The collection and analysis of human nasal secretions from nine volunteers revealed that secretions from three subjects had the ability to significantly promote S. aureus surface colonization (Figure 1). Protease digestion of these secretions eliminated their ability to promote surface colonization, suggesting the involvement of proteinaceous factors. Major protein components of one of the secretions were identified and individual analysis of each protein revealed that hemoglobin possessed the ability to promote S. aureus surface colonization (Figures 2 and 3). Depletion of hemoglobin from a nasal secretion resulted in reduced S. aureus surface colonization (Figure 4). Furthermore, in a rat model the presence of hemoglobin reduced the size of the inoculum necessary to achieve nasal colonization (Figure 5). Finally, we found that hemoglobin prevented expression of the agr quorum sensing system (Figure 6) and the aberrant constitutive expression of RNAIII resulted in reduced nasal colonization (Figure 7). Collectively these results suggest that hemoglobin is a host factor whose presence in nasal secretions contributes to S. aureus nasal colonization.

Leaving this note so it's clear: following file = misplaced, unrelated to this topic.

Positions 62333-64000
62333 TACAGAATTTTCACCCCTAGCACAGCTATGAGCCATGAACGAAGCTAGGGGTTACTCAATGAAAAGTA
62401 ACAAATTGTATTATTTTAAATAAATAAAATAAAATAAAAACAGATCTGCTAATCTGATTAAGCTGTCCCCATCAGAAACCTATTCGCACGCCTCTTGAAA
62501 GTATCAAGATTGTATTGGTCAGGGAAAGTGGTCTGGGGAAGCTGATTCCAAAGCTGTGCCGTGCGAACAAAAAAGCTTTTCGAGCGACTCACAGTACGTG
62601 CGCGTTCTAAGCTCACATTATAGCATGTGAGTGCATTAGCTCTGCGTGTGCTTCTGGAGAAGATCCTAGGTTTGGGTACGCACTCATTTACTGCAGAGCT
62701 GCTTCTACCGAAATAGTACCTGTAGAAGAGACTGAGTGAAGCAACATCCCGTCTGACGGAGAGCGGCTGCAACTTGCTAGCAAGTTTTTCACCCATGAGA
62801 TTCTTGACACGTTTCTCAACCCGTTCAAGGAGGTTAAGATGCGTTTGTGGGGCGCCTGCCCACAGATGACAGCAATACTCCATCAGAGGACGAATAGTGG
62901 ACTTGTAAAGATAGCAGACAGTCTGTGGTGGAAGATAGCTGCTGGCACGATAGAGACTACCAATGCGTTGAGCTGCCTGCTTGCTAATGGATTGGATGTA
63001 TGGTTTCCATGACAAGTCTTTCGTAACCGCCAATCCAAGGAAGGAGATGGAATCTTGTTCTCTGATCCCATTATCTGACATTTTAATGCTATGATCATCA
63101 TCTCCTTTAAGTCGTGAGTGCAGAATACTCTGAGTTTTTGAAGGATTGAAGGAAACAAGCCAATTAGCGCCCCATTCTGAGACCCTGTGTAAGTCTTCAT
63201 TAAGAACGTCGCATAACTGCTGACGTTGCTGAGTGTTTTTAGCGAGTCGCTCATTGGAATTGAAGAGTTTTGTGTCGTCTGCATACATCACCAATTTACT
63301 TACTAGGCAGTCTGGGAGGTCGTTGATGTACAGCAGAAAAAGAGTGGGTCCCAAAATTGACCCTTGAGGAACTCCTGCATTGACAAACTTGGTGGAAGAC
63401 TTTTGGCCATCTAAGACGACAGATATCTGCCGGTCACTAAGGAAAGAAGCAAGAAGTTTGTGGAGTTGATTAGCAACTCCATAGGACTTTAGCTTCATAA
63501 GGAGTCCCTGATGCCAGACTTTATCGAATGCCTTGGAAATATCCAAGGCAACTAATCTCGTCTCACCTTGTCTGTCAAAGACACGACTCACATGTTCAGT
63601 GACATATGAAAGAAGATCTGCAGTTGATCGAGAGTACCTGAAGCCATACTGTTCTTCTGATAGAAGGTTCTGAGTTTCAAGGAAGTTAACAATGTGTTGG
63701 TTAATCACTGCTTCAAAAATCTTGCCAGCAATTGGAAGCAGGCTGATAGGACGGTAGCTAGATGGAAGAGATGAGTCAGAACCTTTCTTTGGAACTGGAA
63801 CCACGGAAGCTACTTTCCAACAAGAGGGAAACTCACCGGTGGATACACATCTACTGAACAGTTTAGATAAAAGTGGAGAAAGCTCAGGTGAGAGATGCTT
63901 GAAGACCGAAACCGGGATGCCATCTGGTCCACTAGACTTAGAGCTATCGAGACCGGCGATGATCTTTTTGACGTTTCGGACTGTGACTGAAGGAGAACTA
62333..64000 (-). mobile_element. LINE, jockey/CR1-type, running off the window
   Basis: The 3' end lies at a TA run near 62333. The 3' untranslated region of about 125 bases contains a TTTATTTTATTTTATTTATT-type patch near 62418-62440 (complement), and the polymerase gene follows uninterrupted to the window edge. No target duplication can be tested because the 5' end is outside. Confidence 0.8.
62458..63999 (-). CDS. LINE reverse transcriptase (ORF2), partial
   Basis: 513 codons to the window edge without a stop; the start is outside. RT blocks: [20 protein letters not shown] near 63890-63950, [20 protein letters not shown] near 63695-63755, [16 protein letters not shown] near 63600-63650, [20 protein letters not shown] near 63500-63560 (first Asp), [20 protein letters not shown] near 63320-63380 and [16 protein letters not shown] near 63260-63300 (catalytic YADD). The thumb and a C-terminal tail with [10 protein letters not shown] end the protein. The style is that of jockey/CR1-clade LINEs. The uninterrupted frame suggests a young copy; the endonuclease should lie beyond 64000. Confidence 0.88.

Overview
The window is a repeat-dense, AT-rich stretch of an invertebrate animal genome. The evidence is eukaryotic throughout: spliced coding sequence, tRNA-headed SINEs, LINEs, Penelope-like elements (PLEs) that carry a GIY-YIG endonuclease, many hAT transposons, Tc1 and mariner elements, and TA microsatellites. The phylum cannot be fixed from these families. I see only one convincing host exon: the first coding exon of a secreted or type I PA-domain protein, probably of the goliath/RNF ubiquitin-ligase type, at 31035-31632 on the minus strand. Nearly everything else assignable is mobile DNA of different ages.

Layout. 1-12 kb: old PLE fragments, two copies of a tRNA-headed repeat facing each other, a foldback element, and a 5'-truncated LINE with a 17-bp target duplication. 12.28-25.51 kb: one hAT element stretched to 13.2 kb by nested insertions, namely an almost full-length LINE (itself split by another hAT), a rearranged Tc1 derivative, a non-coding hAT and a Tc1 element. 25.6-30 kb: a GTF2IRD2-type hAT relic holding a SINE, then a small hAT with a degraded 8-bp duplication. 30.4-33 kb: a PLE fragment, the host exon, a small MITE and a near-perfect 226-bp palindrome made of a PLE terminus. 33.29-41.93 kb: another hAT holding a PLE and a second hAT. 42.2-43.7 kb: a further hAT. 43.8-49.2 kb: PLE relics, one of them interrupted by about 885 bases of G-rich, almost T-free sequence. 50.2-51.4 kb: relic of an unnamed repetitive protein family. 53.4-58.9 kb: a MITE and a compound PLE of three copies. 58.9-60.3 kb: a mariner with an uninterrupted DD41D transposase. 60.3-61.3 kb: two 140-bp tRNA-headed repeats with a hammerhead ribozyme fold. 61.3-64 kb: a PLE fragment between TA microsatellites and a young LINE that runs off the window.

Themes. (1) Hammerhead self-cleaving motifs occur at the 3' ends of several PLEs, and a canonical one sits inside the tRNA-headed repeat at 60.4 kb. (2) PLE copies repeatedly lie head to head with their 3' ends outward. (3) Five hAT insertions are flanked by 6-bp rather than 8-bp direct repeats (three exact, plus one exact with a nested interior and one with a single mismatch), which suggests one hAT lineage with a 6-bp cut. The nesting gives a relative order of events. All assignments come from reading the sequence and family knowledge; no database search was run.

Several S. aureus factors have been described as determinants for nasal colonization, including: wall teichoic acid, the iron-regulated surface determinant A, catalase, alkyl hydroperoxide reductase, clumping factor B, sortase A, and the autolysin SceD –. Here we show that the aberrant constitutive expression of RNAIII, the agr quorum sensing effector molecule, results in reduced nasal colonization. This finding correlates well with recent data that agr is not expressed during nasal colonization in the cotton rat model or in humans , . At this time it is unclear which agr regulated factors influence nasal colonization. Recent work has demonstrated that the Staphylococcus epidermidis secreted protease Esp is capable of preventing and eradicating S. aureus nasal colonization . Considering that the expression of several secreted proteases are up-regulated by the agr regulatory system and the expression of agr-regulated proteases results in biofilm dispersal , , we speculate that S. aureus protease expression may result in reduced nasal colonization. Further work is needed to elucidate the role of agr-regulated factors in nasal colonization.